Green colonialism: Europe hunts for African natural gas, breaking climate promises

From Unsere Zeit, newspaper of the German Communist Party

Criticism of the major European powers by African nations has flared up in recent weeks as the former have been scouring the continent for natural gas supplies since the start of the Ukraine war, breaking climate change promises. They are all concerned with escaping their dependence on Russian natural gas, which is considered necessary to be able to boycott and sanction Russia even more severely.

The backstory to the criticism is the unfulfilled resolutions that were passed at the Glasgow climate conference (COP26) last year. In particular, it is about the promise by a number of wealthy industrialised countries to stop financing projects for oil and gas production by 2023 at the latest – but only outside their own borders.

All G7 countries have now joined in the pledge. The announcement provoked resentment on the African continent at the time because it amounts to no longer promoting natural gas projects in Africa, even though these are considered a realistic means of improving energy supplies for populations there. To date, 600 million people in African countries do not have access to electricity.

A direct jump from fossil fuels to solar and wind energy is expensive and considered unrealistic for most developing nations on the African continent. The unaffordability problem is compounded by the fact that wealthy industrialised countries refuse to supply the necessary funds they previously promised. The sum of 100 billion US dollars a year that was once pledged to assist developing countries transition to renewable energies has not been paid to this day.

So it is no wonder that, time and again in Africa, there is talk of “green colonialism” by the West. As Europe desperately searches for substitutes for Russian gas, the money is once more flowing for production projects outside the EU – but only for the EU’s own consumption. Italy wants to obtain liquid gas from a production project in Congo-Brazzaville, which is currently being expanded. France, on the other hand, has taken a look at a funding project in northern Mozambique that the Total corporation stopped a year ago because of local uprisings. The EU took the riots in the natural gas area as an opportunity to start a military training mission in Mozambique.

Germany is also trying to get natural gas in Africa. During a visit to Senegal at the end of May, Chancellor Olaf Scholz announced that Berlin would support natural gas production in the country. According to one report, Senegal could then “contribute to replacing Russian gas.” Meanwhile, the G7 have officially approved their change of course from their COP26 pledge to funding gas production on the African continent.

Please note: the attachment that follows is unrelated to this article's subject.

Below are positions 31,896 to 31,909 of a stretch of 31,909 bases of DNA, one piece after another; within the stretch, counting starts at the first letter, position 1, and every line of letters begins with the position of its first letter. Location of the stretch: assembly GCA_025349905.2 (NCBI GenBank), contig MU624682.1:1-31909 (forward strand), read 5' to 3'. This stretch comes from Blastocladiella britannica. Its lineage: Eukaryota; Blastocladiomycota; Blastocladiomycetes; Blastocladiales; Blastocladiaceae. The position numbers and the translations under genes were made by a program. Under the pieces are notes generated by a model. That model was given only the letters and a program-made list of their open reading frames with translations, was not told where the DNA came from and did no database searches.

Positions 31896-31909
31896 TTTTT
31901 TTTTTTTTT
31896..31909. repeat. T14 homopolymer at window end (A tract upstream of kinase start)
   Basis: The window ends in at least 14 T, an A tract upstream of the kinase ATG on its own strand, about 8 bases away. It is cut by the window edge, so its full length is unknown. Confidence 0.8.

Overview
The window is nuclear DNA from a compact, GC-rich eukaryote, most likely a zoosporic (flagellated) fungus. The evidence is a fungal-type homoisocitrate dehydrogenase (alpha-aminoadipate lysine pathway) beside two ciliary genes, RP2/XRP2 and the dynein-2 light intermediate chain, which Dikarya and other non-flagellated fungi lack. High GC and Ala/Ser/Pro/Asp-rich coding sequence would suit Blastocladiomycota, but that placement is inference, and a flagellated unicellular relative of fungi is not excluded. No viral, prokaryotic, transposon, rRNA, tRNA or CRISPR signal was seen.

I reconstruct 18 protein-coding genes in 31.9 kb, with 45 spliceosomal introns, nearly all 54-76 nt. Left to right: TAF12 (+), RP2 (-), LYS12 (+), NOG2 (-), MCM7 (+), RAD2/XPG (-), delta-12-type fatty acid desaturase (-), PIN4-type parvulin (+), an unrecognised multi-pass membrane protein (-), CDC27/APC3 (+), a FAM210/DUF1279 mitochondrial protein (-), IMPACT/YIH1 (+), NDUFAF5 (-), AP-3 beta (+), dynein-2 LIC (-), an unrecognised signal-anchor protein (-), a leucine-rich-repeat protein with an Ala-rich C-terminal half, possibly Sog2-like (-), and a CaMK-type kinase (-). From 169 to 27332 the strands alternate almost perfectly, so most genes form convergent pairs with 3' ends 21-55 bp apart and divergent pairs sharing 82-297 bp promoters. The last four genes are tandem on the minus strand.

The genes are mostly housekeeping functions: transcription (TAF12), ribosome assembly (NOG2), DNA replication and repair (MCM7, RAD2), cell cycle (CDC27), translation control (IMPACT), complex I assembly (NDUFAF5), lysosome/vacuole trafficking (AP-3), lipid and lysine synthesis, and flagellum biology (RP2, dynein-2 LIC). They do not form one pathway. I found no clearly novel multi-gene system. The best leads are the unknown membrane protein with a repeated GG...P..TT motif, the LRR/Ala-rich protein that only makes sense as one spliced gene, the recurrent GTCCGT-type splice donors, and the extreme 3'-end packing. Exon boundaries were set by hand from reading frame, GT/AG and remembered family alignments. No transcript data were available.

The International Energy Agency (IEA) has also sparked resentment in Africa. Last year, the IEA declared that, in order to achieve global climate goals, it was urgently necessary to stop financing any projects to generate energy from fossil fuels. In June of this year, the agency, which is under strong US influence, made a U-turn. It now claims that Africa will have to expand its gas production at a rapid pace to be able to deliver up to 30 billion cubic meters of gas per year to Europe by the end of the decade at the latest.

This is, again, aimed at ending the dependence of European countries on Russian natural gas. At the same time, the IEA pointed out that in a relatively short period of time it would be necessary to stop producing natural gas again, to become carbon neutral by mid-century as planned. It is therefore important to implement the funding projects on the African continent as quickly as possible. Otherwise, it is uncertain whether they can still be fully amortised.

A number of leading African politicians have since commented on the double standards of the European powers.

“We need long-term partnerships, not inconsistency and contradiction,” said Nigerian President Muhammadu Buhari. “They can’t just come and say, ‘We need your gas, I’ll buy your gas and we’ll bring it to Europe,’” Equatorial Guinean Energy Minister Gabriel Obiang Lima was quoted as saying.

Instrumentalising Africa for short-term gas supplies is “paternalistic” and “hypocritical,” said Carlos Lopes, a former head of the UN Economic Commission for Africa. It is “absolutely outrageous to tell Africans not to examine the options before them, and at the same time, because of the Russo-Ukrainian war, to accelerate the demand for gas for Europe.”

Critics also point out that the natural gas that is now being delivered to Europe from African countries is not being used to improve energy supplies for the African population, which are urgently needed.

In the hunt for liquefied gas, European countries continue to buy supplies from poorer countries in South Asia. In July, Pakistani Petroleum Minister Musadik Malik announced that his country was no longer able to buy much-needed liquefied gas on the spot market because “every single molecule that was available in our region” was being bought by the countries of Europe.

For some time now, due to the shortage of liquid gas, Pakistan’s power supply has had to be reduced and plants temporarily shut down. Now, at times, even a quarter of all power plants have been taken off the grid because there were not enough energy sources.

Bangladesh, on the other hand, as not been able to pay for the necessary additional purchases of liquid gas on the spot market since the beginning of the month due to the rapid rise in natural gas prices. The government says it will not be able to do so for at least two months. Electricity rationing, reduced working hours, and regular power outages are also the result there. An improvement in the situation, which is mainly caused by the sanctions and boycott policies of the Western powers, is not in sight.


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